This week I've been riding my "iron horse" through one of my favorite places on Earth -- Durango, Colorado. Yesterday, hubby and I drove our favorite loop to Silverton then over to Ouray. Pine scented air whipped my face, but the bright sun peaking between cottony puffs floating in a cornflower blue sky, tempered the chill over Molas Pass, leaving me with a red beacon for a nose. Dropping into Silverton, we spied the Durango Silverton narrow gauge train rounding the bend, the smoke trail suspended on the cool air, marking the trek from the canyon into town.
Walking wood plank sidewalks downtown, you're transported to another time when life was richer, harder, and exciting. When visions of striking it rich on the next big vein of ore running through the red mountains, brought dreamers who either saw their daydreams come to fruition or lost it all, some sacrificing their lives in the process.
Regardless of how many times we've rounded the sharp switchback turns of Colorado's Million Dollar Highway over Red Mountain Pass, my breath always catches at the wonder and beauty of the striped red mountains. Peaks of rock washed in streaks of orange, gold, purple, and red, as if God handed a child a paintbrush and a box of water colors and said "paint my mountains." Even the stream beds and waterfalls flow yellow from all the ore in the ground. When shafts of sunlight spread over the cascading water, it transforms to glistening liquid gold.
On the trip back, my muse came alive as I pondered the days when the mining industry sustained the economy of this corner of the world. When men and the women who loved them, gave up everything to follow the dream. A wilder past where rules were made at sunrise and broken by sundown. Preachers who dared to cast lessons of hellfire and brimstone, generally found their congregation taking comfort in the arms of "ladies of the night" or from the neck of a bottle, rather than in "the word of God." Faith and prayer were only used at the end of a pick, chipping away at the mountain walls, or words uttered clumsily or silently when the last shovel of dirt was thrown over a miner who'd cashed in on life and personally conversed with his Maker. Respect would be cast aside on the final amen and a brawl ensue for ownership of the "dearly departed's" claim. Mail order brides arrived with the rations for those holding onto their last thread of decency and desperately needing female companionship for the long winter months ahead...and someone who could cook, sew, mend, and split wood. If she was a hair prettier than the purchaser, all the better.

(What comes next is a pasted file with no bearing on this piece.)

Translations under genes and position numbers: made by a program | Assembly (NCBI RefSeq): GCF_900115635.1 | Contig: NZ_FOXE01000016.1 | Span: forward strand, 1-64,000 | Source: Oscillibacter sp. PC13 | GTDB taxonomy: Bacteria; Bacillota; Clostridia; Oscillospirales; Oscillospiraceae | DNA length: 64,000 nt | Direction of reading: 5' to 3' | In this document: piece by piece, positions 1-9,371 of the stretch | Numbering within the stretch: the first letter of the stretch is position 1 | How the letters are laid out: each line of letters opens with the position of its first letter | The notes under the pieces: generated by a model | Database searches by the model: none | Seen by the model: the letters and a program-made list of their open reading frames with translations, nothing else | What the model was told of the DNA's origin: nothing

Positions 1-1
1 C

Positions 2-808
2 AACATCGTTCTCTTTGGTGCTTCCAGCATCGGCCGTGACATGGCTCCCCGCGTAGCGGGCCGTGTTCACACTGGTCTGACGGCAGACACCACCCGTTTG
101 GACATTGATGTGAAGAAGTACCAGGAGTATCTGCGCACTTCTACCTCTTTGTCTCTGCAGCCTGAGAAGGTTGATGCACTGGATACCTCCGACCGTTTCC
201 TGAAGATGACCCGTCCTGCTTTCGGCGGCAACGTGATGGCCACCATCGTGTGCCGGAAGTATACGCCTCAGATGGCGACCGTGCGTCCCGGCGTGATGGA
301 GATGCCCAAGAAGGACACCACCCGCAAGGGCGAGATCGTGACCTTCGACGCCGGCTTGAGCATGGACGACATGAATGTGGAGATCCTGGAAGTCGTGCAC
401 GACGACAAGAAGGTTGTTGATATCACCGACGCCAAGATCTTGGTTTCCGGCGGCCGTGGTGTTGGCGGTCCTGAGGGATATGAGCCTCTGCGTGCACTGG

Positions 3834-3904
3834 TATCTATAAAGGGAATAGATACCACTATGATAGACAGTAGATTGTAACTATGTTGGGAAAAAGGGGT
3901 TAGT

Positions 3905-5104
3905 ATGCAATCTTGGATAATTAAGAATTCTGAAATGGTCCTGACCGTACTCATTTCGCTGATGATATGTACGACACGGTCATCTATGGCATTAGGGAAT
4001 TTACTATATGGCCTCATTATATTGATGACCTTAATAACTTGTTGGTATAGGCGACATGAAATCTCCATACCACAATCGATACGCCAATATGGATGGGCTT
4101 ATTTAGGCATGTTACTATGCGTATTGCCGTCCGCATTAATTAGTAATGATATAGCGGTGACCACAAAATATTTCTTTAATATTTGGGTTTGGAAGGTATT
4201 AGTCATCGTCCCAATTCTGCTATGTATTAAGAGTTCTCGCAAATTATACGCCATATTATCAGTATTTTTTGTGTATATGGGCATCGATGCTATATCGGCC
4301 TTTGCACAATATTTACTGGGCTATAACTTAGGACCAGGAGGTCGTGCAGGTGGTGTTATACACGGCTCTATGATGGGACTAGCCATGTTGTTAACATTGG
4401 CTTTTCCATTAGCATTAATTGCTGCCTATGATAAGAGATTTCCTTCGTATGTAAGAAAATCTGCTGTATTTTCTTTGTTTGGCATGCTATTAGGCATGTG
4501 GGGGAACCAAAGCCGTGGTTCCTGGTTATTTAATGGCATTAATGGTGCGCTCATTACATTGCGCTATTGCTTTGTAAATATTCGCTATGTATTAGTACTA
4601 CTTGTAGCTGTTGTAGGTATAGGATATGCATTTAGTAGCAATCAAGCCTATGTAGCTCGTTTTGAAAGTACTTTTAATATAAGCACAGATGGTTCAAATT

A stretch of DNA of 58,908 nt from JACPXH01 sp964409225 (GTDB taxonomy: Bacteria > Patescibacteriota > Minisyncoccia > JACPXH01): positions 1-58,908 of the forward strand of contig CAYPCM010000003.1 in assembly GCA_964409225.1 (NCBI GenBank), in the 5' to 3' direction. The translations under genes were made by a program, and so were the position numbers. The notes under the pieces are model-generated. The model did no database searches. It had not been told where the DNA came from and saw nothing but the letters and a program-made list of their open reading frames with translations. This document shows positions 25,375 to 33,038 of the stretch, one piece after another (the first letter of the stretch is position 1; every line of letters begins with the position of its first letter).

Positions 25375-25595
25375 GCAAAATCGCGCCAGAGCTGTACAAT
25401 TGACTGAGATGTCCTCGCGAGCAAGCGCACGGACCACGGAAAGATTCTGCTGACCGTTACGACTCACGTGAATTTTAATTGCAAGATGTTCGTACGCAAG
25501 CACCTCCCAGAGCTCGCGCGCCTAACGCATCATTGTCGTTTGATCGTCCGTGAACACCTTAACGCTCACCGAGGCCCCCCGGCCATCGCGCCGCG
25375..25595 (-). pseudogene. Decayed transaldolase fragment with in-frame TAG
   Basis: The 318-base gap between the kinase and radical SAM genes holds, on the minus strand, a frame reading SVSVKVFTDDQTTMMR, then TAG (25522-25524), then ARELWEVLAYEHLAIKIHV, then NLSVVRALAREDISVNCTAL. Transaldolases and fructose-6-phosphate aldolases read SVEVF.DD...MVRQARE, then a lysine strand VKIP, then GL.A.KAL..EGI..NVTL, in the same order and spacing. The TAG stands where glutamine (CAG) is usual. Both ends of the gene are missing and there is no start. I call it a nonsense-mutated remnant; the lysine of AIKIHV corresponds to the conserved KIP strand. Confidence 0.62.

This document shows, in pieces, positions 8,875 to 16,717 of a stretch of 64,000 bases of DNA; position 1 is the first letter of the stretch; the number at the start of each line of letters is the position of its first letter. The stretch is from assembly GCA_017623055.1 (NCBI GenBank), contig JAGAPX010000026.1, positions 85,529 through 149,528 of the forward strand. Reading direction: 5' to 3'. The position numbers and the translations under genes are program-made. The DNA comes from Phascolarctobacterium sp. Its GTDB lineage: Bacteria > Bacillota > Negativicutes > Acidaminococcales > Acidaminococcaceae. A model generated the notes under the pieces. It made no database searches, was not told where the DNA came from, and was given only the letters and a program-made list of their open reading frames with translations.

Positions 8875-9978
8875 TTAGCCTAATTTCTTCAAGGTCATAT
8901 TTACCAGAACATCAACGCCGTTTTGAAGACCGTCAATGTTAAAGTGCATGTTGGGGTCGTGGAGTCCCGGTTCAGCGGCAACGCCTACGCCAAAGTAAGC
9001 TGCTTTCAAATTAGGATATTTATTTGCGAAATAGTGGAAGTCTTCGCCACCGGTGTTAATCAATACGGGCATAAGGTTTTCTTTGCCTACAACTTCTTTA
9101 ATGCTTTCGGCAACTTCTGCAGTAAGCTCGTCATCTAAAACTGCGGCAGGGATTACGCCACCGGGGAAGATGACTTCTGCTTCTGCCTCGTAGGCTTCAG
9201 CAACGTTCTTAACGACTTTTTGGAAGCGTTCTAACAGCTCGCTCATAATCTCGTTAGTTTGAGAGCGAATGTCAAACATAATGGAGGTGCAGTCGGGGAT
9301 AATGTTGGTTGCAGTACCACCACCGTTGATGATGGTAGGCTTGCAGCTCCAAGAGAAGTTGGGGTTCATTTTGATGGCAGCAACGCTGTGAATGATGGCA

I smiled as we rounded the haunting silhouettes of wooden mine shafts where a boomtown once stood, because, of course, my hero already started telling the story long before I crested the summit.
Wyatt Miller has spent seven months mining the red mountains with his partner Martin Smith, and is now on his way back to Silverton to surprise his wife by arriving a week earlier than expected. However, his return will be bittersweet. While his arms will be full once again with the young bride he left behind, Martin's wife's will be empty. His boots, tattered hat, and wedding ring will be all that returns to Silverton. Wyatt hopes the bag of gold holding Martin's share of the claim before their vein ran dry, will be enough to soften her pending grief. Wyatt slips into town the back way to keep his arrival secret. One night loving the girl he's pined and dreamed in anguish over the past few months is all he wants. Tomorrow, he'll deal with sadness. Tonight, only joy, and well, lustful satisfaction is what he needs. However, Wyatt isn't the only one full of surprises. Maggie Miller has one of her own.
Check out Muses and Bruises above for my flash fiction short and see whose surprise is best. Oh, and did I mention the gypsy? 'Night all. Tomorrow -- Wolf Creek Pass...